It’s Good to be Queen
by Liz Curtis Higgs
Liz Curtis Higgs is one of my favorite Bible teachers and I’m once again in love with one of her books, It’s Good to be Queen. In this new book, she studies the Queen of Sheba and her visit to King Solomon in 1 Kings 10. It’s such a brief portion of Scripture and yet she unpacks it line by line in her unique way, making it compelling and full of rich wisdom and Biblical truth.
She includes 10 chapters, each with a unique lesson the Queen of Sheba teaches us through her example: It’s Good to be Bold, Open, Humbled, Honest, etc. The book also includes discussion questions and a study guide for use by book clubs and small groups. One of the fun touches she adds to the book are occasional quotes from other queens such as Queen Elizabeth.
I love Liz’s easy-to-read style, her well-researched points and her witty humor. I wasn’t, however, particularly a fan of the intense quoting from her social media followers. I’ll be frank, I get why quoting from social media followers works for an author. Fans feel like they are connecting and feel excited to be quoted in the book and you get the material you need. However, I could have read her Facebook post comments to see what everyone on Facebook had to say. When I read the book, I’d like something a little more.
Some of the paragraphs in this book actually seem like strung together quotations, one after the other: “Sandra says…… Kelly writes…….Laurie admits……Brittany tells us…..” It made the writing feel more stilted than I’ve noticed in any of her books where she relied more on her own voice. I wouldn’t even have minded an occasional comment like, “So and so wrote me….” or “This person said….” or even “hundreds of women on my Facebook page identified with this,” but four or five paragraphs in a row of nothing more than quotes from her followers grew tiresome at times.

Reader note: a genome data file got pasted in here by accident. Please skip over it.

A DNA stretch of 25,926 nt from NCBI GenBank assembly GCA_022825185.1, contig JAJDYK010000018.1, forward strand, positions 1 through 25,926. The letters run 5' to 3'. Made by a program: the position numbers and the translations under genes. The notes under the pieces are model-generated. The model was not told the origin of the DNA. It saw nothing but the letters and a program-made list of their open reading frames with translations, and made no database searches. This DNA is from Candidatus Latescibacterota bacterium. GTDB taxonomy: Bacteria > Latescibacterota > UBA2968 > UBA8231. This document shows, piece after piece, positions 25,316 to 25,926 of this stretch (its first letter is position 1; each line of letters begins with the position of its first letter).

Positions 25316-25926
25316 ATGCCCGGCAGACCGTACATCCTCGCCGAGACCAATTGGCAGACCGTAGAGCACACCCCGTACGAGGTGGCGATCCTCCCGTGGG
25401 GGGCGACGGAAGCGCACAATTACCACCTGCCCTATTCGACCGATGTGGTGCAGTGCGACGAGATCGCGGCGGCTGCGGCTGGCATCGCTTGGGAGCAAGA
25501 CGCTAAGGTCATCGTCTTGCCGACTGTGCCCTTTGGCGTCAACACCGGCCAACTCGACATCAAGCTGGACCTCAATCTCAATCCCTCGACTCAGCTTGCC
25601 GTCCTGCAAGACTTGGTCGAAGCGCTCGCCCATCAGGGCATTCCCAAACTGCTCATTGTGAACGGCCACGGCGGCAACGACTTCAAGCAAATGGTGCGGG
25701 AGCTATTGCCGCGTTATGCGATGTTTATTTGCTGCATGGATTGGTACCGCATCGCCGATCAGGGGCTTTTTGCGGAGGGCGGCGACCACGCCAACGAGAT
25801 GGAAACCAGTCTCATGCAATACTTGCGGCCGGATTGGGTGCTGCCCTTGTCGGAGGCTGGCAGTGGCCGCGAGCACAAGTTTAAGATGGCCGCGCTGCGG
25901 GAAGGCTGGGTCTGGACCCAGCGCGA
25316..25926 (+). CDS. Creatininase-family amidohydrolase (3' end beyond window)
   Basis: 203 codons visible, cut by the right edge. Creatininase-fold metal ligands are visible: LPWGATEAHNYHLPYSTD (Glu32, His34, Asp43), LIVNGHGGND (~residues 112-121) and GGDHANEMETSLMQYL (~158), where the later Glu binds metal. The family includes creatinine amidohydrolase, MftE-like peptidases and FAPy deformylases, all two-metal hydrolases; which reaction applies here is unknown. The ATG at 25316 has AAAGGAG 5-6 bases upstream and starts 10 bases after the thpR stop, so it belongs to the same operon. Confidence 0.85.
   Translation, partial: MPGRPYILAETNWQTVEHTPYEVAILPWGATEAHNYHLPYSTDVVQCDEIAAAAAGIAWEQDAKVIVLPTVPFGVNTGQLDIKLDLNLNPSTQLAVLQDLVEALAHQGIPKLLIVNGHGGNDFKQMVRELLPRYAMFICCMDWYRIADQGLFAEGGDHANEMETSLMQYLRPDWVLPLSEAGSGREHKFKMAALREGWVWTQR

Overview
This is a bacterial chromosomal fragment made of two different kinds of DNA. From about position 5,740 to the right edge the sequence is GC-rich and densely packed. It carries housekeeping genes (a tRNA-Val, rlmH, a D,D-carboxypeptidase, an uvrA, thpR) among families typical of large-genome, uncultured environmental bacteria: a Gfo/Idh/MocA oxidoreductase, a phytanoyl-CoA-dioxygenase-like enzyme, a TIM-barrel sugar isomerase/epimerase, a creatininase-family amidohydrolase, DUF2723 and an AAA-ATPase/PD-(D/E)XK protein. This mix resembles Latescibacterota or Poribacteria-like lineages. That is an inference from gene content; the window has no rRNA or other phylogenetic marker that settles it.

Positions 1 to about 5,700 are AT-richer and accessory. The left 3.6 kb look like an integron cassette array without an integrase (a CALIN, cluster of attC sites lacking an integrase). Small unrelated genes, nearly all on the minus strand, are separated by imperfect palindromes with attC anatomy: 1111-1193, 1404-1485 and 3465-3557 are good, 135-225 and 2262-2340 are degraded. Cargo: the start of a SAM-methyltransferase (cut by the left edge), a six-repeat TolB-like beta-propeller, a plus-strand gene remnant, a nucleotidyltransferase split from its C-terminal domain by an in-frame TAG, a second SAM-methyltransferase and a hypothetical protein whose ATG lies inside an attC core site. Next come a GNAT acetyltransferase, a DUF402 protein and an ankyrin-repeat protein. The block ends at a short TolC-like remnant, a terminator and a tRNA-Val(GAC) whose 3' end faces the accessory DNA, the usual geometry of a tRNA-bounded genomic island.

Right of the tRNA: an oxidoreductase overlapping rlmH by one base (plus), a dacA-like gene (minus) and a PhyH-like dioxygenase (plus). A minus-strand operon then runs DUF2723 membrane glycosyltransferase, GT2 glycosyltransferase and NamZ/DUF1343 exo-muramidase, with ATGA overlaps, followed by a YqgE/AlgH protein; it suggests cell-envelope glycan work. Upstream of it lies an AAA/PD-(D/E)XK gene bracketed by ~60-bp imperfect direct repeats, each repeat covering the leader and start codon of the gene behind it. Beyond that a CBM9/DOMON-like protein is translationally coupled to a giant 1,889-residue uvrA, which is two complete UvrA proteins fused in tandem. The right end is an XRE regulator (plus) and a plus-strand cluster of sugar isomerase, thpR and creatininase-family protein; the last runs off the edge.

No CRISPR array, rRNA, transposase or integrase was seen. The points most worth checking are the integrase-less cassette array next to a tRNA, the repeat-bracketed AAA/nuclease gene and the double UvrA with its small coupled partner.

I’m still a huge fan of Liz Curtis Higgs and I still enjoyed this book, but I wish social media wasn’t allowed to invade an author’s style and actual book content so heavily. What I really wanted to read were Liz’s stories, her research, her thoughts, her heart and the Holy Spirit at work through her, not a compilation of comments from her Facebook fans.
With that said, as a Bible teacher, Liz remains one of my favorites and I could skim right over what I didn’t like in order to fully enjoy everything that is wonderful about her as an author. She brings such rich insights to the text. I love how she examines a verse or even one particular word in several different translations. Even if you’ve read a story a hundred times, she can bring fresh perspective, just as she does in this book, It’s Good to be Queen.
I received this book free from the publisher. I was not required to write a positive review and the opinions I have expressed are my own. I am disclosing this in accordance with the Federal Trade Commission’s 16 CFR, Part 255 : “Guides Concerning the Use of Endorsements and Testimonials in Advertising.”
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